Mainstreaming GBV among women and girls with disability
WOUGNET’s advocacy activities under its Gender and ICT advocacy program include;-research, studies, analysis, advocacy for e-governance, e-access and policy reviews. Also as part of the activities under this program WOUGNET implements projects and sub-programs that promote gender equality among communities. The Gender Evaluation Methodology approach (GEM) is used when undertaking research and making analyses to ensure that the gender perspectives are integrated into policy and legal frameworks. This methodology is meant to ensure that women’s needs are legally catered for.
One of the ongoing projects run under the Gender and ICT Advocacy program to address issues of violence against women is the Gender Based Violence (GBV) project. This project has seen WOUGNET be a part of a number of global movements and activities including the UNWomen initiative on the 16 days of activism in 2015 which was meant to highlight the need to end gender based violence through social media campaigns. Although the activities in the GBV project have been specific to women in general citing their vulnerability and a host of other justifications, Girls and Women with Disabilities (GWWDs) have not been given the much desired attention as an even more vulnerable group of women. As a result there is awareness of the problem among women as a whole, but not among a section of women who are three times more likely to face some form of GBV in their life time because of their disabilities.
While carrying out a research project in the pilot districts of Kotido, Koboko and Pader to assess the ever growing and life threatening issue of GBV, the National Union of Women with Disabilities – Uganda (NUWODU) recognized an existing gap in most women rights advocacy programs and organization activities. This was in the fact that most women rights advocacy organizations generalize the needs of women and rarely recognize the needs and challenges faced by GWWDs. This prompted NUWODU in the second and what would have been the final phase of this project to bring together relevant CSOs and government institutions to begin a discussion on the inclusion of GBV among GWWDs in their advocacy program areas and project activities.
At a workshop held on the 28th June 2016, at EUREKA place, NUWODU brought together women advocacy organizations and select public institutions to sit at a round table discussion to share their experiences on the inclusion of GWWDs issues in their respectful organization programs. The workshop was also meant to interest participating organizations in this project by engaging them in a discussion aimed at agreeing on recommendations and a way forward on the inclusion of prevention of GBV and response strategies for women and girls with disabilities in their organizational structures and programs.
It was at this workshop that a representative from OSEA (Open Society East Africa) confirmed that they would continue to fund NUWODU for yet a third phase of this project. This is with the aim that NUWODU will be able to enlist the help of relevant institutions as they strive to end GBV among GWWDs. It is hoped that this would be achieved by guiding partner organizations on how they can mainstream GWWDs issues in their program areas and project activities. It was also agreed that individual organizations can begin mainstreaming and inclusion of GWWDs issues particularly GBV issues by:-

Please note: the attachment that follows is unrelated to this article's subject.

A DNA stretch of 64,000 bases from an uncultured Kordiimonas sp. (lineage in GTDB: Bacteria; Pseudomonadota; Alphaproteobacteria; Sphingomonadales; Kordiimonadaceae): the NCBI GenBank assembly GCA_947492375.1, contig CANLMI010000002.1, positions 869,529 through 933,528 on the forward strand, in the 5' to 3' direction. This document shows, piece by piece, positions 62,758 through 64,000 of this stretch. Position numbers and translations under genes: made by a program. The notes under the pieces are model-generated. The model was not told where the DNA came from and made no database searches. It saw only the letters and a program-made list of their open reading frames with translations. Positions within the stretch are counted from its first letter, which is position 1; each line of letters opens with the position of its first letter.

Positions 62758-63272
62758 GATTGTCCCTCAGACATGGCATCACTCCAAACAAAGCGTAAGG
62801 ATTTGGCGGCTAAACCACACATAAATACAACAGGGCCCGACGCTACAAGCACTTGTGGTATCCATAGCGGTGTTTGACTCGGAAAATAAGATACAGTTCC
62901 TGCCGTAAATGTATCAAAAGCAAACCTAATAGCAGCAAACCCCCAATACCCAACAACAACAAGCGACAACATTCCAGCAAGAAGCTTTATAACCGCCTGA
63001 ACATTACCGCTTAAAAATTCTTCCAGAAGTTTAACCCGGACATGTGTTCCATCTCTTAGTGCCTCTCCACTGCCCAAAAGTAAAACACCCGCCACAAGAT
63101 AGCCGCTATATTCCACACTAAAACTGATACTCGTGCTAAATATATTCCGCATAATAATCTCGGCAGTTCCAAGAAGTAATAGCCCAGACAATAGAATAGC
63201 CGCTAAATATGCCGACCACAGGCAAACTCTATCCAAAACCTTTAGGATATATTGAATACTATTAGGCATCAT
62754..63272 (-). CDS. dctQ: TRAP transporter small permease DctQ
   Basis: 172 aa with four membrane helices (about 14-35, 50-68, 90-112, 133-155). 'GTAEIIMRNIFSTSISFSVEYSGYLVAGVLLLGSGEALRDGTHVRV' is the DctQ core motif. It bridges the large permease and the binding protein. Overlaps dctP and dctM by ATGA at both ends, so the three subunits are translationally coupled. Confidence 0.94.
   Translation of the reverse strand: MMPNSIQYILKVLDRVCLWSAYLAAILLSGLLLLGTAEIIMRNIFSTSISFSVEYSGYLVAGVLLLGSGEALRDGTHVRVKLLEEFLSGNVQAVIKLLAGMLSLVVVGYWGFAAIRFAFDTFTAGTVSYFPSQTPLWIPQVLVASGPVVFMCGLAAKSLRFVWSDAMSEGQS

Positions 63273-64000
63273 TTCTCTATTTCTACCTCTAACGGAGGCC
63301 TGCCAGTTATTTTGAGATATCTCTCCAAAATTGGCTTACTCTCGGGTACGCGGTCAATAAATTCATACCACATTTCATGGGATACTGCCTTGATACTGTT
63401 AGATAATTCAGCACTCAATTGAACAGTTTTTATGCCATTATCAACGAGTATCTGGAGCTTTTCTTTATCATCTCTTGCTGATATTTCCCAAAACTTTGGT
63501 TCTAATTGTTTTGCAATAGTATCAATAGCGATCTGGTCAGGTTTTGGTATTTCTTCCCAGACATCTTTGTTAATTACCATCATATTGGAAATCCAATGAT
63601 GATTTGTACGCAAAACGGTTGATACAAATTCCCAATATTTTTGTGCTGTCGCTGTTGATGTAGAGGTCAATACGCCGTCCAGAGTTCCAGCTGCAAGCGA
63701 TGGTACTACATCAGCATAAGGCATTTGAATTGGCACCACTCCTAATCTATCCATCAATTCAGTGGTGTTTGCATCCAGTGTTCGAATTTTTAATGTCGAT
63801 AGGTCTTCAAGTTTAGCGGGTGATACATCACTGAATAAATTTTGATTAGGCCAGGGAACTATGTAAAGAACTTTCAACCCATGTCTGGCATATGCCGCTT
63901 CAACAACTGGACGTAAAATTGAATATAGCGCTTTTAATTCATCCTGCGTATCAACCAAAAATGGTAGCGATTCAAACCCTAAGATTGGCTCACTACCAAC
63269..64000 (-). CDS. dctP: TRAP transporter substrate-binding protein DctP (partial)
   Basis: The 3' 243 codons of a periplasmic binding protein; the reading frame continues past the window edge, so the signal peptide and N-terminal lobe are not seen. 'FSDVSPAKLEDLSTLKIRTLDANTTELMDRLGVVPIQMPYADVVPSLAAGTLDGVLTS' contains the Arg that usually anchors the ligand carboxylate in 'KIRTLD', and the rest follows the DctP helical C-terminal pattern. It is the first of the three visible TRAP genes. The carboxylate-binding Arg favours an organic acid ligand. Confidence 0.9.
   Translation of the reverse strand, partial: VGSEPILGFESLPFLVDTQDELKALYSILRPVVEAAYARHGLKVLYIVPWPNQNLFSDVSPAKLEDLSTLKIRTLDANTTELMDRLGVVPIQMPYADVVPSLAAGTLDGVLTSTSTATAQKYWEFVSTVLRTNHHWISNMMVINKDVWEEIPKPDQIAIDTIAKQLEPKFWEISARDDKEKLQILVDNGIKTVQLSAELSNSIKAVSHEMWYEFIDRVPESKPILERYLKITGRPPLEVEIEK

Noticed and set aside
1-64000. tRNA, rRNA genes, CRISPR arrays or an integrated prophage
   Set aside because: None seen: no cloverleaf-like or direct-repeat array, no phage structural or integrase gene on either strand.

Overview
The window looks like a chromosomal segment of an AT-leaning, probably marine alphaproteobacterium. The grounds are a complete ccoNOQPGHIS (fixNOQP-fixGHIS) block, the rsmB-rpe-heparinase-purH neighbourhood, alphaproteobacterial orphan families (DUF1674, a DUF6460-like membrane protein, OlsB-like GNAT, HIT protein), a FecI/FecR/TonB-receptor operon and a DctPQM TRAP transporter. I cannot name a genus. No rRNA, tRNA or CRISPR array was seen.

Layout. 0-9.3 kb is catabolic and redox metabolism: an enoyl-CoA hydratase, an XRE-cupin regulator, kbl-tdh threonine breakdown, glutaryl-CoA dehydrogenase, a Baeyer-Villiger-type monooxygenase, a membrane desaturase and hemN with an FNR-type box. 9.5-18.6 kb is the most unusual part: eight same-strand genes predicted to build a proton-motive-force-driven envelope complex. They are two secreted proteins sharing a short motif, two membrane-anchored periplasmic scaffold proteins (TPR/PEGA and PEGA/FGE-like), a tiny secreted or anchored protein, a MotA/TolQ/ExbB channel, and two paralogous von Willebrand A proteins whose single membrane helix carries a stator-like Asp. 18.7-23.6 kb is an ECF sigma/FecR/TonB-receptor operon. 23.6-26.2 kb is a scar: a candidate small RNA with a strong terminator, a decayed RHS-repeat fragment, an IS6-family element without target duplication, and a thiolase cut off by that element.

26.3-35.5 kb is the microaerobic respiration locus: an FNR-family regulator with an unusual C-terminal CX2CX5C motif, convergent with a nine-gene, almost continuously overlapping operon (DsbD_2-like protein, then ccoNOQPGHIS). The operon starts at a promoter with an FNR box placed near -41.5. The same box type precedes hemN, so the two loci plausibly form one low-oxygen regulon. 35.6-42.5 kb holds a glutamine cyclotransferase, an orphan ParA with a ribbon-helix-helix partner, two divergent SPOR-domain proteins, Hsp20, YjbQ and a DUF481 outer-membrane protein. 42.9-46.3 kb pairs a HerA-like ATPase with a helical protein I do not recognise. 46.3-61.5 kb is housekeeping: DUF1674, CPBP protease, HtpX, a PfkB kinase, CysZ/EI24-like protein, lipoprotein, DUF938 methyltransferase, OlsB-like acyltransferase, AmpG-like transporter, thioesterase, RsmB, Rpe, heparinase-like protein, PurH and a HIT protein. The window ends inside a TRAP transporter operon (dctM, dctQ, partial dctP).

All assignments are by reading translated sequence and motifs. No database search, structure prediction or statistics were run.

– Carrying out more research to inform us more on GBV especially among GWWDs and how this affects their personal lives and communities as a whole.
– Segregate more information on GBV and disseminate it to the public.
– Educating MDAs (Ministries Departments and Agencies) on GWWDs challenges and needs.
– Giving GWWDs and people who become disabled as a result of GBV a platform to tell their stories and share their opinions. This has the potential to effect change.
– Making use of referral networks to help advise on sensitization activities on issues affecting GWWDs including GBV.
– Widening information sharing scope to include community members in which we run our different projects. While informing communities we can also mobilize them against GBV.
– Organize for trainings on issues affecting PWDs but especially GWWDs
The global spot light has turned greatly on the need to end the persistent issue of violence against women and girls. As advocates of women’s rights, we need to understand the nature and magnitude of violence against them and in this case of a more vulnerable group among them – the GWWDs. This workshop was a step forward in an effort to engage stakeholders in a discussion on a way forward on mainstreaming GBV issues among GWWDs in their program areas.
It was recognized that there is much need for information and guidance on how to approach this issue and in the future many more that GWWDs face on a day to day basis. Though present and often pervasive in most societies and cultures, GBV among GWWDs is a very sensitive and often hidden issue. As a result it has persisted and is even seen as an acceptable part of life in some communities. The issues surrounding the challenges that institutions face even when considering mainstreaming GBV issues among GWWDs in their programs, range from;- a lack of strong support and sectoral coordination, to significant cultural or religious barriers to admitting, confronting and even discussing the issue. Yet, resolving some of these issues is essential to help qualify the problem, inform policies and design programs that can help combat GBV particularly among GWWDs.
Compiled by H. Susan Atim – Information Sharing and Networking.